[David did these things; and this was his ordinance all the days, etc.,כֹּֽה־עָשָׂ֤ה דָוִד֙ וְכֹ֣ה מִשְׁפָּט֔וֹ כָּל־הַ֙יָּמִ֔ים וגו״] Thus David did, and thus was his custom all the days, etc. (Pagnine, thus nearly all interpreters). The division of the text appears to support this exposition. But the sense is clearly inept, that is, as if those would have said, thus David did, would be the same to say, and thus was his manner all his days, etc. Therefore, I think that a new sentence is to be connected here, and that these are the words of the writer (Piscator).

Verse 12:[11] And Achish believed David, saying, He hath made his people Israel utterly to abhor (Heb. to stink[12]) him; therefore he shall be my servant for ever.

[Therefore, Achish believed David] As the Babylonians did Zopyrus,[13] as testify Herodotus, Histories 3, and Justinus;[14] and Gabii the son of Tarquinius,[15] concerning whom Livy[16] and Florus[17] (Grotius). We readily believe those things that we wish to be true (Martyr). This is to be attributed chiefly to the providence of God, who was favoring David’s counsels and prayers, otherwise such things could hardly have been hidden (Sanchez). God sent inadvertency and blindness upon Achish, and upon his courtiers (Lapide). Perhaps those country districts were small and obscure (Martyr). Hebrew: he believed upon David,[18] which is able to be understood as, he trusted in David. Compare Exodus 14:31[19] (Piscator).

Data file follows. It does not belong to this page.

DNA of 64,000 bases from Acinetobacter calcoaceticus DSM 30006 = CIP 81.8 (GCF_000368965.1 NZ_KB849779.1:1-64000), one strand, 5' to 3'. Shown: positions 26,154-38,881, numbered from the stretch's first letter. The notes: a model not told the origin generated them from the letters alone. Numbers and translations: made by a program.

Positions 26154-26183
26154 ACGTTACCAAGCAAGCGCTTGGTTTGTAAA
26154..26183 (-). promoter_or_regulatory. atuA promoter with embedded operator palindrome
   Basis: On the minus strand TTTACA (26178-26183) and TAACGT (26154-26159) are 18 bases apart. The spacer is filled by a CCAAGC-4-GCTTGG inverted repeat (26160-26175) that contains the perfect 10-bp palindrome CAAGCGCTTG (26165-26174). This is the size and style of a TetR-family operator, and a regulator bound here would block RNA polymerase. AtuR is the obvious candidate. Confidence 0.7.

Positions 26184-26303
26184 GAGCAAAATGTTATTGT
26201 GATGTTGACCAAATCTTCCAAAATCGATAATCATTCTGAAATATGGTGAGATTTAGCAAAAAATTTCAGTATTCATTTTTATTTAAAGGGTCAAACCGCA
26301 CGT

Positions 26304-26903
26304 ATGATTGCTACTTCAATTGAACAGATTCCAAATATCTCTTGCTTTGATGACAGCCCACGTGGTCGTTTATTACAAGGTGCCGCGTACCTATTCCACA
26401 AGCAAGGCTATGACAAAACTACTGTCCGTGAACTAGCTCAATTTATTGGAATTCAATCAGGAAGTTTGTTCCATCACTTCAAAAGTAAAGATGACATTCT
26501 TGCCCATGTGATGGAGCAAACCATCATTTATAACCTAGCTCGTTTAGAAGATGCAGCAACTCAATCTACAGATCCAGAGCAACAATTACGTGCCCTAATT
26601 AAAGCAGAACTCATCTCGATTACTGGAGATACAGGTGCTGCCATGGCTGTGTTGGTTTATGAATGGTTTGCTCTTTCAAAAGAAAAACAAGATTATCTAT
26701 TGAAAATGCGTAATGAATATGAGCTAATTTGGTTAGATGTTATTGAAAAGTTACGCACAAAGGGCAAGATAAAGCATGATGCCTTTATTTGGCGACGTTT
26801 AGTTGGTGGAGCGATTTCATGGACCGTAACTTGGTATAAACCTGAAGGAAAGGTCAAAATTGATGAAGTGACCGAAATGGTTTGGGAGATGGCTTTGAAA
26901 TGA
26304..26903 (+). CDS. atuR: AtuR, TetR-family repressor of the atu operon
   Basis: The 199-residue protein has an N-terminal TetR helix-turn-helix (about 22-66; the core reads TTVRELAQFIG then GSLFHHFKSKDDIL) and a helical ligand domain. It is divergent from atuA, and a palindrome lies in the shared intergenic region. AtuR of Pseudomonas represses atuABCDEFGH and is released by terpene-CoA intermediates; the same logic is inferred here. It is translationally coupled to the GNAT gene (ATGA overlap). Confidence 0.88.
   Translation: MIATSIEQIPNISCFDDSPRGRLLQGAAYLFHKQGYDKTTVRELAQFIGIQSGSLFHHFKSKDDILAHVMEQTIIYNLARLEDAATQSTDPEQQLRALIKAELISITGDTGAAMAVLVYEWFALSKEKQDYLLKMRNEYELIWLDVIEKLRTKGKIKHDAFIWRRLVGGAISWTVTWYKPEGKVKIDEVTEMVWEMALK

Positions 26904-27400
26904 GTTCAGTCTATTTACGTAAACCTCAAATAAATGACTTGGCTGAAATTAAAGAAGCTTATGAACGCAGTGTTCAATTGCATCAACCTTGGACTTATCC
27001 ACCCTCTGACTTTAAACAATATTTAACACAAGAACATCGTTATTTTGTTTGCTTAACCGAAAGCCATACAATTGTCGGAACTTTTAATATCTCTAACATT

Achish believed David; partly, because of his confidence in David’s authority and fidelity; partly, because most men easily believe what they heartily wish to be true; and partly, from God’s providence, which blinded him in this and in divers other particulars relating to David’s coming hither, and abiding here.

[He hath wrought many evils, הַבְאֵ֤שׁ הִבְאִישׁ֙ בְּעַמּ֣וֹ בְיִשְׂרָאֵ֔ל] In abominating he has abominated his people Israel (Pagnine), or among his people (Septuagint); he has great nausea over his people (Munster). He turns from his people (Mariana). The Israelite people is altogether vile to him (certain interpreters in Vatablus). Others thus: He has made himself completely fetid to his people (Junius and Tremellius), or among his people (Piscator), or unto the people (Vatablus), that is, odious, and invidious has he made himself to his countrymen (Vatablus, similarly Piscator, Osiander, Strigelius). Others: he has made to stink, that is, he has made his works fetid and hated by his countrymen; for we abhor a thing fetid, rotten, and stinking. A similar expression is found in Genesis 34:30;[20] Exodus 5:21[21] (Vatablus).

[He shall be to me a servant forever] That is, because he carries on irreconcilable hostilities with his people (Menochius).